We also observed a high rate of persistent parasitemia 72 hours after artesunate monotherapy, despite the 100% PCR-corrected 28-day clinical efficacy. While the 100% cure rate we observed indicates that artemisinins retain good efficacy and ACTs can still be used in Myanmar at present, this apparently high efficacy of artemisinin in our study should be interpreted with caution. In our study, the participants were followed only 28 days, instead of 42 days, and we may have missed cases of late treatment failure. In addition, the study was not adequately powered to detect the true efficacy of artesunate. Of note, we do not endorse the use of artesunate monotherapy for any purpose other than in clinical trials designed to assess the independent ability of artemisinins, to clear P. falciparum without confounding by the effect of a partner drug.

One limitation of our study was that the frequency of blood smear examination was every 12 hours, while most other recent studies (except the Bangladesh study) sampled parasitemia every 6–8 hours. This relatively infrequent observation carries apparent potential for over-estimation of the time required to clear parasites in some cases and misinterpretation of the observed bimodal distribution of the rate of clearance. Nevertheless, our data can be directly compared with the Bangladesh data, and our findings are in striking contrast to those from Bangladesh, where almost all infections cleared in fewer than 36 hours [24]. In contrast, more than 50% of our study participants remained parasitemic at 48 hours, and 27% still had microscopically detectable parasites at 72 hours, providing strong evidence of abnormally slow parasite clearance at our study site. Drug quality, compliance with study drug intake, and inadequate pharmacokinetics of artesunate or DHA, are all unlikely to have contributed significantly to the observed variability in parasite clearance, since all artesunate doses were administered under direct observation, and the pharmacokinetics of artesunate and DHA were comparable to previous observations in the region [27][29], and not associated with delayed parasite clearance. We did not evaluate the contribution of other host factors in the variability of parasite clearance, such as immunity or hemoglobinopathies, which might affect antimalarial treatment efficacy.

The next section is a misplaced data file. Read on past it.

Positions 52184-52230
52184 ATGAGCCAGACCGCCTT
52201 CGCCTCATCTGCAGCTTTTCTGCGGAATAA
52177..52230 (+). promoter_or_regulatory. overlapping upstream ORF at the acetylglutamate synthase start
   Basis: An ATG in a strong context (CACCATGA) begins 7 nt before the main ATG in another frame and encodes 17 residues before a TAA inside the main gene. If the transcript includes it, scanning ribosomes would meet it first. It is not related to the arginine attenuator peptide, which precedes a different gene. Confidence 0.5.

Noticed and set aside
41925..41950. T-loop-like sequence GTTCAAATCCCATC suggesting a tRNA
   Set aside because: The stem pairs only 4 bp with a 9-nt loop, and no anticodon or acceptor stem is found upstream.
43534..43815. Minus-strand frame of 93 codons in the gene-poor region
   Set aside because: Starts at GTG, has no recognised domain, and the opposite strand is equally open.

Our observation of highly frequent P. vivax infections is consistent with other studies reporting that P. vivax was a common cause of recurrent parasitemia following treatment of acute falciparum malaria in this region [30][32]. The higher rate of recurrent vivax malaria in our study than in others may be explained by the use of short-acting artesunate alone with no partner drug [30] and the presence of sub-microscopic vivax parasitemia at enrollment that was likely suppressed by high-density falciparum parasitemia. Following artesunate treatment and clearance of P. falciparum, relapse of vivax infection (release of liver-stage hypnozoites of P. vivax, which are unaffected by artesunate treatment of blood-stage parasites) may have occurred after the falciparum infection subsided and artesunate was eliminated from the body. With growing recognition of the public health significance of P. vivax, arguments have been made for presumptive radical treatment of P. vivax using primaquine after all P. falciparum treatments in settings where mixed infections are common [31]. Additional research is needed to guide recommendations on the use of primaquine for radical elimination of P. vivax and for its antigametocyticidal effect on P. falciparum.